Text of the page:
Evidence
Alert

Laminar airflow in surgery might not reduce surgical site infections

The type of theatre ventilation system used during hip and knee replacement, abdominal or vascular surgery has no effect on the rate of surgical site infections. Prevention of surgical site infection is a complex area with many potential targets for action. So decisions relating to commissioning or decommissioning these systems will need to consider the ...

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Group therapy may help a few extra people quit smoking, if other methods fail

Smokers who receive six to eight sessions of a group behaviour treatment were almost twice as likely to quit as those using self-help programmes. However this represents only about four extra successes in every 100 who try. The quit rates after individual advice or brief support were very similar, but adding nicotine replacement gum and ...

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Infants anaesthetised without placing a tube in the trachea have fewer adverse breathing events

Adverse breathing events are about three times more common when using endotracheal tubes than laryngeal mask airways for infants under 12 months receiving non-urgent surgery. Airway problems are common during anaesthesia in children, accounting for three quarters of critical incidents and a third of cardiac arrests. They are more frequent in younger children, especially infants ...

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Chlorhexidine mouthwash is useful short-term for people with mild gum disease

In people with mild gum disease chlorhexidine mouthwash, in addition to tooth brushing, reduces plaque build-up in the first weeks or months of use. However, when used for longer than four weeks chlorhexidine mouthwash can lead to tooth staining and a build-up of chalky deposits on the teeth, called tartar. There is insufficient evidence to ...

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Financial incentives do not increase attendance for diabetic eye screening

Two types of financial incentives are not effective at increasing attendance at eye screening for people with diabetes who do not regularly attend screening. Surprisingly, financial incentives may even reduce the numbers of people attending screening. Retinopathy is a type of eye disease common to people with diabetes. Sight deteriorates only in the later stages ...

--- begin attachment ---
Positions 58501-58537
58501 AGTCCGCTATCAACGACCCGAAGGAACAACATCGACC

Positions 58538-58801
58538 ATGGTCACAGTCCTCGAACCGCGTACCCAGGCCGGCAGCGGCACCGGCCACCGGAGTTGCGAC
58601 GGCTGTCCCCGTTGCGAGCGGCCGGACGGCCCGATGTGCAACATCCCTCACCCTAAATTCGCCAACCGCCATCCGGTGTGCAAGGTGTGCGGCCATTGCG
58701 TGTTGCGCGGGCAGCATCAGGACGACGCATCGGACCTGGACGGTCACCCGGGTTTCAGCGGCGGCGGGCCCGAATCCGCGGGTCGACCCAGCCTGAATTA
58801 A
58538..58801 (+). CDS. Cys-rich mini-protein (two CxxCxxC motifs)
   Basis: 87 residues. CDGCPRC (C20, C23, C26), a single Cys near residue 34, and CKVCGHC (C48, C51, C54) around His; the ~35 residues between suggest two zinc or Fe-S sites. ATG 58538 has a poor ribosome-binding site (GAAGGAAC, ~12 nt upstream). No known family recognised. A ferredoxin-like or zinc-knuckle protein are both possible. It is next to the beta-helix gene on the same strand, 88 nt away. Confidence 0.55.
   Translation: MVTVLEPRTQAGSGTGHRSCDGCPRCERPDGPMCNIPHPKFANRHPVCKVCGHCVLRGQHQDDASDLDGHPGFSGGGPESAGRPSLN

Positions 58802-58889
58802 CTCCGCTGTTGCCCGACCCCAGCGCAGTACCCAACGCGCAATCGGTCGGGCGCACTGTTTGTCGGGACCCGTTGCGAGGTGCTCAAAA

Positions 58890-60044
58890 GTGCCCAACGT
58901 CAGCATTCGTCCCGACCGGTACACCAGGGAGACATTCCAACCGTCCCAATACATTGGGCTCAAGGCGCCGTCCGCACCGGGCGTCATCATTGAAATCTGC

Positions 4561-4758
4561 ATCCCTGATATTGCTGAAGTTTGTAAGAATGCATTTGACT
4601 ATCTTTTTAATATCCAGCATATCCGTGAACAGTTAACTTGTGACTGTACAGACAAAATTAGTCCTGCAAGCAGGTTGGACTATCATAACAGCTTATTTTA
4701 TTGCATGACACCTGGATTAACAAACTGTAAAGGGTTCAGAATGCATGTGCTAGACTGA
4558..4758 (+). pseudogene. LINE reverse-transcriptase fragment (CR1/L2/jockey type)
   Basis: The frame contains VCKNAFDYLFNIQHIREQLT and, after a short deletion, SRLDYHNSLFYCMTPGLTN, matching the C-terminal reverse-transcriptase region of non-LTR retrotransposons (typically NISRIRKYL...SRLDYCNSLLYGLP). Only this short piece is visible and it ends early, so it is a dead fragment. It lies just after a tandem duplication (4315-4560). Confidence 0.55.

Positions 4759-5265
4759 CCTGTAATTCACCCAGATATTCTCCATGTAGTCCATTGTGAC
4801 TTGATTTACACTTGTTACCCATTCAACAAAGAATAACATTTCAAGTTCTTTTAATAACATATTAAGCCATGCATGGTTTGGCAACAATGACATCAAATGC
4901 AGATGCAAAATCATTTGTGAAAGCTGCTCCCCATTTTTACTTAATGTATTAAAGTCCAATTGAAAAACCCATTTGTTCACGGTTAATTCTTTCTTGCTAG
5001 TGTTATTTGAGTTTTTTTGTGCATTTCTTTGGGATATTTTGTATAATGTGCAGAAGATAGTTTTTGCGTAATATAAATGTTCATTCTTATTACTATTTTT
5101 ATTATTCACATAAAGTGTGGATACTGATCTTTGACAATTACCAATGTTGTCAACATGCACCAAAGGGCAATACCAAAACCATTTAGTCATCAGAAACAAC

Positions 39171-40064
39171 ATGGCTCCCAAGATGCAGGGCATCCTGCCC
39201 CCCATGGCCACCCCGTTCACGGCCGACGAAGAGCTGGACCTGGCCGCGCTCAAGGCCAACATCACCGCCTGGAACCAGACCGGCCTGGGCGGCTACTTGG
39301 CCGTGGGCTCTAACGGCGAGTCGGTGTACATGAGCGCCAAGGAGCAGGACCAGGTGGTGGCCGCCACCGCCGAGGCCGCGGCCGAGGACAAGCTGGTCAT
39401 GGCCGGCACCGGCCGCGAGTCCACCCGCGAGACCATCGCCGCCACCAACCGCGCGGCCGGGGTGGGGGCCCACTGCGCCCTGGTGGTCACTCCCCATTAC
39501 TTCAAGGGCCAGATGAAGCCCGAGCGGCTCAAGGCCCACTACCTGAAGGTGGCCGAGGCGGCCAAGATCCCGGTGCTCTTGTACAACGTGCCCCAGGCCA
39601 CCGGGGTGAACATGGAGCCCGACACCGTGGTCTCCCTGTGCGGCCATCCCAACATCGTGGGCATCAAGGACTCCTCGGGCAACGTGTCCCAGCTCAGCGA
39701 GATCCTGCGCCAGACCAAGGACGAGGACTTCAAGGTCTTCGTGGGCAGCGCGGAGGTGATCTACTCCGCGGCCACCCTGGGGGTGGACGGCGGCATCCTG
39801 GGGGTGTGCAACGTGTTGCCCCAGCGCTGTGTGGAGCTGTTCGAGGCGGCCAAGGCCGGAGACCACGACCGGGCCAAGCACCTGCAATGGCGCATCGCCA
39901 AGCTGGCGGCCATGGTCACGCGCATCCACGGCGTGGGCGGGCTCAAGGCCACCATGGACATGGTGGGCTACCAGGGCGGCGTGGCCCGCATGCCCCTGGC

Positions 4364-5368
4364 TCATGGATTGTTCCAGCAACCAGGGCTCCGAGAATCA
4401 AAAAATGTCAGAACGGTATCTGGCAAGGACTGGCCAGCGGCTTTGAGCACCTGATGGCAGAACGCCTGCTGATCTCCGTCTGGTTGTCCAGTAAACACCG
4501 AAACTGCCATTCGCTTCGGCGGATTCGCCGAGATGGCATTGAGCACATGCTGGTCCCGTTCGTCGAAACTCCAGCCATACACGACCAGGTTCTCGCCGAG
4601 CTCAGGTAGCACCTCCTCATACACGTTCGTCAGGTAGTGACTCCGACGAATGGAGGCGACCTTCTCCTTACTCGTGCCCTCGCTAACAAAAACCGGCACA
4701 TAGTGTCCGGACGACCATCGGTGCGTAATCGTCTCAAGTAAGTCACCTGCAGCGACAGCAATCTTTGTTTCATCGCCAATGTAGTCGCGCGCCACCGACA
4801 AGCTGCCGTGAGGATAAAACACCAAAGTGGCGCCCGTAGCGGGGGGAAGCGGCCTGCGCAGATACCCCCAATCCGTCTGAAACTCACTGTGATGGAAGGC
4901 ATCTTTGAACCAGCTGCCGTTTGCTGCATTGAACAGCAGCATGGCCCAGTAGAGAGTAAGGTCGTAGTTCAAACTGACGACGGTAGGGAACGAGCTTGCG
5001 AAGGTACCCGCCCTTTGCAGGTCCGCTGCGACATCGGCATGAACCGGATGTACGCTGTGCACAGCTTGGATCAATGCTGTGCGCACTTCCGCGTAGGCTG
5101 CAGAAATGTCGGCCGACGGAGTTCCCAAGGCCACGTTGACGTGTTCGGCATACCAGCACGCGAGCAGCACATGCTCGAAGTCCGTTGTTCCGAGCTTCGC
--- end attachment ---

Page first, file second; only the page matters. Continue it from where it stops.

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Insulin pumps not much better than multiple injections for intensive control of type 1 diabetes

People with type 1 diabetes offered insulin pumps did not achieve better blood glucose control compared with those using multiple daily injections. Education remains important. While both groups saw improvements in blood glucose levels and fewer hypoglycaemic episodes (very low blood sugar) over two years, only one in four participants met NICE blood glucose targets. ...

Themed Review

Advancing Care - Research with care homes

There are more than twice as many people living in care homes in England and Wales, than there are people staying in hospital. Yet we know far more about effective treatments in hospital and less about what works most effectively to improve care for older people in care homes. Research in care homes is a ...

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Doxycycline may be a safer first option for treating a blistering skin condition

Doxycycline (an established antibiotic) may be a safer first option than the standard steroid treatment for people with the autoimmune skin condition bullous pemphigoid. The condition causes severe, itchy blistering. This NIHR-funded study showed that people started on doxycycline were 19% less likely to have severe, life-threatening or fatal events during the next 12 months ...

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An emergency department protocol to restore circulation doesn’t improve outcomes in septic shock

A protocol called early goal-directed therapy (EGDT) begun in the emergency department, did not reduce mortality compared with usual care for people with septic shock. The six hour treatment protocol aims to restore circulation for people with septic shock based on treatments that progress in a structured sequence before admission to intensive care. The protocol ...

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Three psychological therapies are effective for adolescent depression

For adolescents with unipolar major depression, there was no difference in self-reported depressive symptoms or cost-effectiveness after 18 months for cognitive behavioural therapy (CBT), short-term psychoanalytic psychotherapy and brief psychological intervention. This was a large NIHR funded trial of three evidence-based psychological therapies often used in the NHS alongside medication or without it. Teenagers from ...

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